Rethinking UK Public Service Budgets: A Time for Change?
Local authorities in the UK face significant challenges with budget cuts and increasing demand, prompting calls for a fundamental change in public spending to ensure the long-term sustainability and success of our essential public services.
Investment in Prevention
Long-term investment projects are often cut in favour of short-term gains, with the decision to abandon the northern leg of the high-speed rail project (HS2) the latest example of this. However, a new report published by Demos, Revenue, Capital, Prevention: A New Public Spending Framework for the Future, highlights the importance of investing in preventative, longer-term initiatives to address societal and economic challenges.
The report also emphasises the high costs of late interventions and the need for innovative funding solutions as local authorities face increasing budget demands.
Local Government Spending
In 2023-24, UK local government spending has seen significant increases in key areas. In England, local authorities are projected to spend £117.6 billion, a substantial rise from the previous year. Adult social care budget is up by 10% to £22.3 billion, children’s social care increases by 11% to £12.7 billion, and education services see a 3.7% increase to £38.7 billion. Highways and Transport Services also rise by 15%.
Welsh Government reports a total revenue expenditure of £10.4 billion for 2023-24, with county councils up 7.9%, police up 4.6%, fire authorities up 11.9%, and national park authorities up 0.5%. Gwynedd stands out with a 13.2% increase due to its role as the lead authority for a significant UK Shared Prosperity Fund grant.
Focusing on the net revenue expenditure of public services only, local authorities in Scotland provisionally reported £13,741 million in 2022-23 and budgeted £13,891 million for 2023-24, with education and social work accounting for 79% of expenditures.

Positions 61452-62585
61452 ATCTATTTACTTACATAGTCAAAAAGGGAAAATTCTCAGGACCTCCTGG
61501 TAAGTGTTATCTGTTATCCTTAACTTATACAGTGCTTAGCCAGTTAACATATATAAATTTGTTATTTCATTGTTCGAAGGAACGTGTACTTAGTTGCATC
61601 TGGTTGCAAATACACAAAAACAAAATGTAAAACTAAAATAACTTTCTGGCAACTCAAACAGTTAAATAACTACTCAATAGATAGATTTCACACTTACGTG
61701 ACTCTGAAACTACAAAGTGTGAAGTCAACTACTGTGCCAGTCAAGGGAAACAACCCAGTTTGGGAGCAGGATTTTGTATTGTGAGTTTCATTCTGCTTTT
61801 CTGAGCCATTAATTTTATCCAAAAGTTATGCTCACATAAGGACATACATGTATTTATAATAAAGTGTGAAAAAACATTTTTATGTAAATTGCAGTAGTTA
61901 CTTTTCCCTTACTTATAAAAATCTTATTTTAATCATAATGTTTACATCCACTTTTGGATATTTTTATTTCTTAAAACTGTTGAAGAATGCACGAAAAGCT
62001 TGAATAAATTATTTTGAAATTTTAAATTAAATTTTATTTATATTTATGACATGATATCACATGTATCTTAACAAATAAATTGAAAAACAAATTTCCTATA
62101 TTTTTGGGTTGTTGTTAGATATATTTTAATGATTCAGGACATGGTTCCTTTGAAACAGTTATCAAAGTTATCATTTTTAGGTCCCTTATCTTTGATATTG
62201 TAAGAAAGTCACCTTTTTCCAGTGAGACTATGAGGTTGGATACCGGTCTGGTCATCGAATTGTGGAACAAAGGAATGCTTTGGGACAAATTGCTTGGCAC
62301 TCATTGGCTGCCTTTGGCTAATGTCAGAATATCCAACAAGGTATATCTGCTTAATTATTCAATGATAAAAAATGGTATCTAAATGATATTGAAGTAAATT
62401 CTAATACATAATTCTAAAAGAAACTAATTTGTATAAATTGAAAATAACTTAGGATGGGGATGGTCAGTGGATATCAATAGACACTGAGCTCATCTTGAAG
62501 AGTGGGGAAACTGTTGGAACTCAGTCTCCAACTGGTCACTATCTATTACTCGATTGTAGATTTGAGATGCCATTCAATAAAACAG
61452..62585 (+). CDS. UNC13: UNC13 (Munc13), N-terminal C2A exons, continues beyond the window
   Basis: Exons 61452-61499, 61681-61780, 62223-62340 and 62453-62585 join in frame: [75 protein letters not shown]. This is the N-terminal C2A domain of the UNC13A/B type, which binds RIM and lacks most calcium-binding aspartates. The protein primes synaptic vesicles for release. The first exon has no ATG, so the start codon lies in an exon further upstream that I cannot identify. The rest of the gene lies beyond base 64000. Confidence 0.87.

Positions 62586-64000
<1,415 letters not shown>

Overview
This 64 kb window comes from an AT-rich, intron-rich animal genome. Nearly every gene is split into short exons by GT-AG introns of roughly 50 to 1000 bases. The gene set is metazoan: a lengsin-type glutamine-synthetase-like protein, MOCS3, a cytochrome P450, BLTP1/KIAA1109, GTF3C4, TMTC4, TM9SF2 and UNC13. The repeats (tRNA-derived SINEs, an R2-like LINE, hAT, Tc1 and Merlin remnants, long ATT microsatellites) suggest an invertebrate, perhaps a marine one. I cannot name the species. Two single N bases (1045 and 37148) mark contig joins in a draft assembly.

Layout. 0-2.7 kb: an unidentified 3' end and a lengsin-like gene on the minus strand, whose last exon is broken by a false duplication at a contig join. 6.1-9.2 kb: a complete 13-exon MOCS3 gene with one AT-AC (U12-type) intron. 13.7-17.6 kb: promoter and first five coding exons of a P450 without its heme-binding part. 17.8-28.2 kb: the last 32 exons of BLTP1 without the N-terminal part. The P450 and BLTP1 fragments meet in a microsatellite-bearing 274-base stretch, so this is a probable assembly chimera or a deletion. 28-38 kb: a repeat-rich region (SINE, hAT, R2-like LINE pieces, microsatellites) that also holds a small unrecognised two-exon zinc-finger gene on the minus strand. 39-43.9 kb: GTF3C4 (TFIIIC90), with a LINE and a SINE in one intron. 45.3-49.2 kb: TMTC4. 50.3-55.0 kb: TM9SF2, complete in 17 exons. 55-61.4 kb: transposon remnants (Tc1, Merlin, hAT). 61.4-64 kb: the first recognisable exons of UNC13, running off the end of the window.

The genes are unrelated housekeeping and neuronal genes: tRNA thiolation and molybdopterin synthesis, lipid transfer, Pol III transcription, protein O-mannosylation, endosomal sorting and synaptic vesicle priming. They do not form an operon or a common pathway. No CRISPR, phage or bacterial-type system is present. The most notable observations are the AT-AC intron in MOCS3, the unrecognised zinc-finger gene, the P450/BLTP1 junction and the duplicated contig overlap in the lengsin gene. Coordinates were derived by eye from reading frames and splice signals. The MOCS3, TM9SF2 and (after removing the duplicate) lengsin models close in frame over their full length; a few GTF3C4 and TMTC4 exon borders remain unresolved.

While these expenditures are essential to meet the needs of communities, the report warns that a failure to invest in prevention and a focus on “short-termism” could lead to even higher costs in the long run. The UK economy is estimated to lose at least £22 billion a year due to late intervention in tackling problems.
The report considers the need to incentivise public sector investment in prevention, focusing on the introduction of preventative departmental expenditure limits (PDELs) as a ring-fenced public spending category. However, it concludes that more work needs to be carried out to identify the opportunities and challenges in creating PDELs.
As local authorities navigate the complexities of budgeting in a rapidly changing funding landscape, GrantFinder offers an innovative solution that simplifies access to thousands of funding opportunities to help support essential community services.
John McLaren, Head of Business, GrantFinder and The Knowledge Exchange said:
“The challenges local authorities face regarding funding are significant and complex. As public services bear the weight of increasing demands, finding sustainable solutions becomes paramount. GrantFinder is committed to supporting local authorities in navigating these challenges and facilitating any future changes in public spending.”